• Unlike Stock prices which may or may not be affected by dividend payments, when a mutual fund scheme pays dividend, the total value of the scheme actually decreases.

Mutual Fund Scheme Types

To be a smart investor in mutual funds you should know how these different types of schemes work so that you can make the right choice. Now, if you’re looking for high returns, you will invest

in equity funds, but it contains high risk. But, if you want steady growth with minimum risk, you must invest in Debt or Balanced Funds. The following types are most widely available:

1. Equity Funds: All investments are in the stock market in various companies. High returns possible but risks are also high.

3. Index Funds: Investments are made only in stocks that belong to a particular Index. There is potential for high to medium returns at high to medium risk.

5. Balanced Funds: Most of their investments are in debt. Remaining 10-20% is in stocks. Returns can be low to medium with similar risks.

2. Sectoral Funds: Investments are made only in stocks of companies belonging to a particular sector or sectors. Potential for very high returns but risks can also be very high.

4. Debt Funds: They invest in bonds, debentures, government securities, etc. Expect medium returns at low risks.

6. Fixed Maturity Plans: A bit like fixed deposits but with lesser tax deduction due to indexation on plans that have a minimum tenure of 3 years.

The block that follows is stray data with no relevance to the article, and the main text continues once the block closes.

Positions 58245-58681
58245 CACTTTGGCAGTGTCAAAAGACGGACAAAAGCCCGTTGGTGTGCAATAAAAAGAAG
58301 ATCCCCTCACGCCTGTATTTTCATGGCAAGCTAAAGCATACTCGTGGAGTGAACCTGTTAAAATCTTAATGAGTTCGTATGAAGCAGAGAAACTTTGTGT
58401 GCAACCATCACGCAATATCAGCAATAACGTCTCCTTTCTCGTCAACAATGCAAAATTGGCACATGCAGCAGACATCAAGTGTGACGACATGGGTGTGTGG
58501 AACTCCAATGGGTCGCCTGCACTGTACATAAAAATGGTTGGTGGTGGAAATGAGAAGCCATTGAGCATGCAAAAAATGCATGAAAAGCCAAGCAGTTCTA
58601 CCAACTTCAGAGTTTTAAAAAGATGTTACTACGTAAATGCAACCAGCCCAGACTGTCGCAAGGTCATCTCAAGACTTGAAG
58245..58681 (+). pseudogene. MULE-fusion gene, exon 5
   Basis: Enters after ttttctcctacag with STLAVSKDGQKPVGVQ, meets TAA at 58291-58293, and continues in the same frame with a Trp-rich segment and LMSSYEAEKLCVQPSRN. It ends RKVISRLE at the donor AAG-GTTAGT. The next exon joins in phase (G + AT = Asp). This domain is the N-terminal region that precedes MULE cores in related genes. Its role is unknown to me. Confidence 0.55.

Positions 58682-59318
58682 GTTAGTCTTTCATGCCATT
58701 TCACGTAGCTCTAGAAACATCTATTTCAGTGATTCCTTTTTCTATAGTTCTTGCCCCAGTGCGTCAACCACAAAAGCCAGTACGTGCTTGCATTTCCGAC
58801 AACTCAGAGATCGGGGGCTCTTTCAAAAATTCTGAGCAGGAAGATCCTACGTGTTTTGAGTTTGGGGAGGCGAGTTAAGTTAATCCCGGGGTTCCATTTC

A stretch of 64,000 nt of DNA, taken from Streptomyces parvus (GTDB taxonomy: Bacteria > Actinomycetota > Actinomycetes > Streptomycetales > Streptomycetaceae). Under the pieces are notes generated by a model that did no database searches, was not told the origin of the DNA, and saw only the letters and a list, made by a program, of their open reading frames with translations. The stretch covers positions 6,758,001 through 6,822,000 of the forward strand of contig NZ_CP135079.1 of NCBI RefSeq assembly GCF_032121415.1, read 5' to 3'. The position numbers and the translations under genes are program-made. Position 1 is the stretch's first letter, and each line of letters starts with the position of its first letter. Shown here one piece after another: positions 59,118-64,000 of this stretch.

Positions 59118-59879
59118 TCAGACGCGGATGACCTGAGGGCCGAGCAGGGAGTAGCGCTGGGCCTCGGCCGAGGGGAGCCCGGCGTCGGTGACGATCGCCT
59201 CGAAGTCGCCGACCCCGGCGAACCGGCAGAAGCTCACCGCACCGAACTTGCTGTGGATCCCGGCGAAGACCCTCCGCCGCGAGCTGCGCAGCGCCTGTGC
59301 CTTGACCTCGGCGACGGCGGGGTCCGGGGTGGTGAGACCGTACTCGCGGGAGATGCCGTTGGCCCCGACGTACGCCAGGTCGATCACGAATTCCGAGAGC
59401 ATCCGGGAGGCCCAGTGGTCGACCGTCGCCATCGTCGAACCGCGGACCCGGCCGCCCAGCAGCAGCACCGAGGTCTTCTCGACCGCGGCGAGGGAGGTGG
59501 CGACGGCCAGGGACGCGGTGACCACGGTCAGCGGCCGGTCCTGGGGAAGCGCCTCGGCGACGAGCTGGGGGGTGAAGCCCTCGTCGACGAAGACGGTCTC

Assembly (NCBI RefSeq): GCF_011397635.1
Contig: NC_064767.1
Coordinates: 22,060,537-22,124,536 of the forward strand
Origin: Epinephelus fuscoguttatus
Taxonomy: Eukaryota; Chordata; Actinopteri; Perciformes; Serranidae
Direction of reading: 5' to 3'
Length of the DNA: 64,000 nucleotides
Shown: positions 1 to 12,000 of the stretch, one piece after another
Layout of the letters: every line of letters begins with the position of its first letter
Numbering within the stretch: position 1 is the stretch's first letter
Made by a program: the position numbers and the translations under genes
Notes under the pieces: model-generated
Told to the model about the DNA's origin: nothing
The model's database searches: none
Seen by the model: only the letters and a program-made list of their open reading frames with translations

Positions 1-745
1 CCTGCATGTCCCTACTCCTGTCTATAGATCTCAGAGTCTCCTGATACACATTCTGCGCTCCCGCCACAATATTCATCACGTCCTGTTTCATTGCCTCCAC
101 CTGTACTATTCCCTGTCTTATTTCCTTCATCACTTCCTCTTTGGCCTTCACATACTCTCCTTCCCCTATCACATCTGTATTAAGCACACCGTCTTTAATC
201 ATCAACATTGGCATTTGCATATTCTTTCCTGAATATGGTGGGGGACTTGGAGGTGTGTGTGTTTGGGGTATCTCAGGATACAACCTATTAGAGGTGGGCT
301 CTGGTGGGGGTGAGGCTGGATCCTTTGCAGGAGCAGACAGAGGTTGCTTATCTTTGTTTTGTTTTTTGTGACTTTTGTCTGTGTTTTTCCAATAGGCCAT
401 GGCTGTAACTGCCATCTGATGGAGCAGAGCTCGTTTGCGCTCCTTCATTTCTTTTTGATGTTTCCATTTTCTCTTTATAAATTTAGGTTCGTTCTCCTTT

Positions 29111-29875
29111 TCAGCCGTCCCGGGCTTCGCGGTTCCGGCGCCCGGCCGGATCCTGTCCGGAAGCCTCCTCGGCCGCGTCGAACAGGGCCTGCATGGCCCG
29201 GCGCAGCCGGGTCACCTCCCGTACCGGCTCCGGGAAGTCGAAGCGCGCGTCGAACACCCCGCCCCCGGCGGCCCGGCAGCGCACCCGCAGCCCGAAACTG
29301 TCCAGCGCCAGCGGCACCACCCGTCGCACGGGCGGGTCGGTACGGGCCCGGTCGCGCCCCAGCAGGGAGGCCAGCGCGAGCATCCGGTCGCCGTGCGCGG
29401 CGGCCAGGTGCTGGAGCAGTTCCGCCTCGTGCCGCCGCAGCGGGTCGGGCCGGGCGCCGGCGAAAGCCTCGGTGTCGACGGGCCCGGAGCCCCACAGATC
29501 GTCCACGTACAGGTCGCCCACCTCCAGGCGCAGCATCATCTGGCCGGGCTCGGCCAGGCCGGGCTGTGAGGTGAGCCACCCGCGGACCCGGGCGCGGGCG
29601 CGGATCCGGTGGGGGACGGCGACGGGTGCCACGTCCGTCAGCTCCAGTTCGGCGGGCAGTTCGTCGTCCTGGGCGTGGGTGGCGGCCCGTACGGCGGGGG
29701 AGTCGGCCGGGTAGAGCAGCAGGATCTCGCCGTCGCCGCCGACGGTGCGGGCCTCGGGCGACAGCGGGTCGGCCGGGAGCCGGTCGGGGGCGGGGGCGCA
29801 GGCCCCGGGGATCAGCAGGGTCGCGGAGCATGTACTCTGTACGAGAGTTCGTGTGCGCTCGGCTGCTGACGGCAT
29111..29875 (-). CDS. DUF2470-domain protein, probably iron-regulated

Mutual Funds these days is attracting more investors as there funds are handled by professional market experts and they incur much less risk than that of stock market. However, there is always a point of caution.

Professional investors know the market well, but it doesn’t imply that there is no risk. You must always properly go through the scheme beforehand investing.

Mutual fund Investments are subject to market risk. Please read the offered document carefully before investing.” You may have heard this phrase for almost thousand times but no one ever told you how rich mutual funds can make you. Mutual funds are really one of the smartest ways to invest your money.

But a note of caution: there are so many mutual fund schemes and so many types of them that it’s easy to get confused and pick the wrong ones. This segment will make you understand the basics of mutual funds and how one can maximize profit & lower the investment risk simultaneously.

What is a Mutual Fund?

A mutual fund is a pool of money from numerous investors who wish to save or make money just like you. Investing in a mutual fund can be a lot easier than buying and selling individual stocks and bonds on your own. Investors can sell their shares when they want. A mutual fund may invest your money in stocks, bonds and other investment options, depending on the type and objectives of the scheme.

Why Investing in Mutual Fund has lesser risk than Investing in Stocks?

Unlike stock investment, in the mutual fund, each fund’s investments are chosen and monitored by qualified professionals who use this money to create a portfolio. That portfolio could consist of stocks, bonds, money market instruments or a combination of those. While in stock market investment, you are the only one who is responsible for all your dealings.

What is a Portfolio?